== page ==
Good documentation practices during the hiring process can help employers avoid a failure-to-hire claim. And that’s a good thing, considering that failure-to-hire claims are costly. Just ask Perdue. The poultry company has agreed to a pay out of more than $800k to settle a claim of disparate impact arising from what the DOL concluded to be systematic discrimination against non-Hispanic job applicants.
Disparate Impact Claim
A Labor Department news release states an evaluation in 2005 and 2006 by the Office of Federal Contract Compliance Programs (OFCCP) found the Salisbury-based company failed to comply with federal employment laws at its poultry processing plants in Rockingham, N.C., Dillon, S.C., and Monterey, Tenn. (The OFCCP has jurisdiction because Perdue supplies poultry under a federal contract to the U.S. Department of Agriculture.)
The settlement agreement will require Perdue to pay $800,000 in back wages and interest to 750 women and minorities who were not hired during the relevant time period. The company also will make employment offers to some of those who were not hired but who are still interested in employment with Perdue. In those cases, the employees will receive retroactive company service dates for purposes of benefits and promotion rights.
Perdue officials denied the allegations on the basis that many applicants were unqualified for employment or withdrew from consideration for employment. They stated that the company agreed to a settlement only to avoid protracted litigation, according to the company. The VP of HR said in a company statement:
Perdue is committed to treating all job applicants fairly. We regret we did not more carefully document our hiring process for production associates, which led to these concerns by the OFCCP and, ultimately, to this settlement.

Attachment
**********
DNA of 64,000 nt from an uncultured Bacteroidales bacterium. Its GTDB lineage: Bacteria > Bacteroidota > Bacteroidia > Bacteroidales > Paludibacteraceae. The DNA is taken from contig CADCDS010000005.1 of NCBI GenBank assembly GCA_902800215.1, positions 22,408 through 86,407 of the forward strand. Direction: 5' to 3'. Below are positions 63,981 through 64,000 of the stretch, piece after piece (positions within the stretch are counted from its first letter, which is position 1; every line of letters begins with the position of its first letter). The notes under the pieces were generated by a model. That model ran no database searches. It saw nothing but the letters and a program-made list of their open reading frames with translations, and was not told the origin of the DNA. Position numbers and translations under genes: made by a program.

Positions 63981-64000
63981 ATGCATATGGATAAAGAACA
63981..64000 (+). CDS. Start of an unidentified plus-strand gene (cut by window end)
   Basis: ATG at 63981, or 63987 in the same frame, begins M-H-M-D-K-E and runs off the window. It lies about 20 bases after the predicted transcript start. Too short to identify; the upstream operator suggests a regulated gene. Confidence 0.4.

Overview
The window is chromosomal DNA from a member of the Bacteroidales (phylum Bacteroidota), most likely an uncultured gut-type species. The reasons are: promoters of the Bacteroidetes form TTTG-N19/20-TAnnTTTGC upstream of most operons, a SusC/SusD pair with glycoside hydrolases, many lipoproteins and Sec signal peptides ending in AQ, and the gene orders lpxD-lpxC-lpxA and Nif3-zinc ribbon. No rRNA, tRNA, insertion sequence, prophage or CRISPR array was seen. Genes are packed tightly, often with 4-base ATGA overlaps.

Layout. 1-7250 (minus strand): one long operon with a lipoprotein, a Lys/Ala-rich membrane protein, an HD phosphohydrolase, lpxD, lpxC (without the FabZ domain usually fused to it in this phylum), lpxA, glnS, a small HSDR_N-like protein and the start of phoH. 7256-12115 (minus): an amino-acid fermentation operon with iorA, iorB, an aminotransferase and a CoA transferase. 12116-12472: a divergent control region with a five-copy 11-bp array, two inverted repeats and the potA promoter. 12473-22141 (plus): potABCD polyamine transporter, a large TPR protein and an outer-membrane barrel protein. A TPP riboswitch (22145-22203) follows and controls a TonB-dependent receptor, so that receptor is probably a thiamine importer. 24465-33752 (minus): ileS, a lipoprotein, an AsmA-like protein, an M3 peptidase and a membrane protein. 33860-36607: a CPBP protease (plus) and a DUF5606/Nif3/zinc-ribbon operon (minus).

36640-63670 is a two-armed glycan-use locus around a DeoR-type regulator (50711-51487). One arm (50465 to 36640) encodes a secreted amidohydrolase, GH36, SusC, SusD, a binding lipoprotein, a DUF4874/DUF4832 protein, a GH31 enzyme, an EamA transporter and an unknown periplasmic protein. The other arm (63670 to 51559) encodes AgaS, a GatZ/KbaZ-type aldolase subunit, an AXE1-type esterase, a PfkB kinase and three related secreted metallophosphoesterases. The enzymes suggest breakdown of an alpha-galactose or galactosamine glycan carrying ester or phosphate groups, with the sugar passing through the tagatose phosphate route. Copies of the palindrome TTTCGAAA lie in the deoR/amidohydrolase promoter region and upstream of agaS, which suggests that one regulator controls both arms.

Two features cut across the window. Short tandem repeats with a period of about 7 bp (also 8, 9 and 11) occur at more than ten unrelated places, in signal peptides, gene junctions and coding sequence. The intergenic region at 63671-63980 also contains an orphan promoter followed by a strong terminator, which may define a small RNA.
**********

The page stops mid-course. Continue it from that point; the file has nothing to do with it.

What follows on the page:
Perdue has implemented new procedures to ensure it retains all relevant documentation of its selection processes and is also conducting training of its human resources staff to assure appropriate implementation of Perdue’s hiring and employment practices, according to the company statement.
Interviewing Best Practices
Interviewing is one of the most neglected areas in employment law. When I teach seminars on lawful interviewing, I will inevitably see faces filled with shock and despair as they realize just how many of the best practices have not been implemented in their organization.
Documentation is key in hiring. If you keep notes and records only on the people you hired, you will have nothing to refer to in a failure-to-hire claim. And let’s be honest, the ones you didn’t hire are likely the ones who were the least memorable. Can you remember candidates you interviewed and rejected in 2005 and 2006?
Without an established and consistent documentation and record-retention policy for the hiring policy, a failure-to-hire claim can be nearly impossible to defend. Just ask Perdue.